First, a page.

How can you make an effective door draft stopper for the sliding patio door?
By Joyce M
We have a problem with air coming in where the two doors join in the middle on our sliding glass door. I made a draft stopper using a hot water pipe insulation tube. I cut it to fit the length of the door track. It's round and stays in the track with no problem. I cut a smaller piece to fit where the door stop is. On that piece I cut the bottom so it will sit flat on the door stop. This stopped all of the draft of cold air coming in from that door.
If it was me, I'd try weatherstripping the whole thing really well with foam tape, then getting insulated curtains.
I saw somewhere that you can use pipe covers to make a draft snake. Something to put between the doors to cut down on drafts. Does anyone know how to make one? Thank you.
By Margie from Lake Orion, MI
Pipe covers come with a slit on one side. Just open the slit, 'cover' the bottom of the door with the pipe cover; close the door and the pipe cover will stop any air from coming in or leaving.
ThriftyFun is one of the longest running frugal living communities on the Internet. These are archives of older discussions.
Cut off a leg of a worn-out pair of men's jeans. Sew one end of the leg shut. Stuff it with towels and rags. Sew the other end shut (or use snaps/Velcro if you want it to be washable). (11/26/2005)
I used to make a long tube out of old blue jean legs and then fill with sand. (11/29/2005)
In an emergency. roll up towels and place on window sills. Have had 3 on window sill during the cold spell we had, it helped a lot. (11/30/2005)
By Annette from Maine
My mom made these from a rug (preferably one that matches the room)
by stitching the rug around several layers of newspapers that she placed evenly - so that when she rolled it - it was about the size of a softball in circumference - & stitch a loop on one end to hang it beside the door on a cup hook so it's out of the way when you need it less
Just cut whatever cloth you want to use a couple inches longer (or so) at each end.
lay it down & start layering the newspapers
then roll it & secure it while you stitch by hand or sew the tube first on the machine - then slide the rolled papers in --secure them with tape or rubber band or something so they stay rolled until you have it ready
but I like that the "jean leg" full of sand seems easier :)
To keep out cold drafts from under a door, make a draft catcher. Just get a piece of flannel the width of the door, roll it into a tube and tie the ends and middle with some string the same color. Put it against the bottom of the door to block any cold air. This keeps your house warmer, and saves a lot on the heating bill.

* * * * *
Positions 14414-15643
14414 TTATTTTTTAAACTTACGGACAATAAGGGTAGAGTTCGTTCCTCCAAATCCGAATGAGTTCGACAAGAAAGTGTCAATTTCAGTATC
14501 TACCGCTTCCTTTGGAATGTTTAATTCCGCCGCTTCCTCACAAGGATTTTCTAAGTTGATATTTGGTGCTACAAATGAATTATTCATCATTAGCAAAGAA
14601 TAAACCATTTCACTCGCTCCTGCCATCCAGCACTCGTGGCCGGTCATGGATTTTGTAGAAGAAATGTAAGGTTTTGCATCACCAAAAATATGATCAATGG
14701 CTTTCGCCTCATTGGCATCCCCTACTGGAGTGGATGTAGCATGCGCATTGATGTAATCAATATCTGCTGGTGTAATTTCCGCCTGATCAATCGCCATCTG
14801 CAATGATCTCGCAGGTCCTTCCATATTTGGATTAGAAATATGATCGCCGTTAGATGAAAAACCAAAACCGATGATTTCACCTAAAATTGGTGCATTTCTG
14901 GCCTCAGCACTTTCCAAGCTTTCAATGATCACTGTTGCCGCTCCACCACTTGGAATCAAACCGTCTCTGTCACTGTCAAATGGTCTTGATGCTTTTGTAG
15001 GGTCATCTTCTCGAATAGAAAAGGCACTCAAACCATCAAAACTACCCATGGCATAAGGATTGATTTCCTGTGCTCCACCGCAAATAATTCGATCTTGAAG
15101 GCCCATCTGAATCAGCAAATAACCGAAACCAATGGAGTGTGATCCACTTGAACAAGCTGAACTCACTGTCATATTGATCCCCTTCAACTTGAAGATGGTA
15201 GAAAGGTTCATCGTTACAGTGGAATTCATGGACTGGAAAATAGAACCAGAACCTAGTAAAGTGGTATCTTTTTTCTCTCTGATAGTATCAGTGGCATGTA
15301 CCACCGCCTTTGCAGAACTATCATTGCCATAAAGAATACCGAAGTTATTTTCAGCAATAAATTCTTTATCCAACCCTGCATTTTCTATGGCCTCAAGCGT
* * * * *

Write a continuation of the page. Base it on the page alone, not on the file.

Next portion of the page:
By Laurie from Portland, OR
Because draft stoppers are so cumbersome to remove when you open and close the door, we made ours two-sided. We made two draft stoppers the usual way. Then we wrapped each one in a large piece of heavy duty garbage plastic. (We put one on each side and rolled them towards the middle, making a "U" shape.) We made sure that there was enough room to fit the door depth and taped them shut. Slip them under the door and we had a waterproof draft stopper we didn't have to wrestle with. I'm not too great at explaining, but this should a start in letting someone figure it out. (12/01/2009)
If you have drafts coming in from under your door, here's a quick and easy solution from items you already have on hand to make a draft stopper:
Take a bath towel or two, roll them up lengthwise, and tie with yarn, embroidery thread, or string, every few inches to secure. :-)
By Deeli from Richland, WA
I have made my own Draft Dodger by measuring my door and add 2-3 inches to the length and 9 inches wide. Cut a piece of fleece. Fold in half so you have a long tube. Sew twice across the bottom and up the long side. Turn right side out and fill with 'kitty litter', then sew the opening closed. No drafts from under the door! (01/27/2009)
Our dogs - especially our mutt - would dismantle anything we sewed, so we just end up tossing a shirt or something in the crucial spot. That way, when the dogs inevitably drag it away to chew on, we haven't wasted a lot of effort.
Stuff like this is too nice for us "doggie" folks, lol! (01/28/2009)
I would like to know if anyone knows how to make a draft stopper that you can lay at the bottom of a drafty door.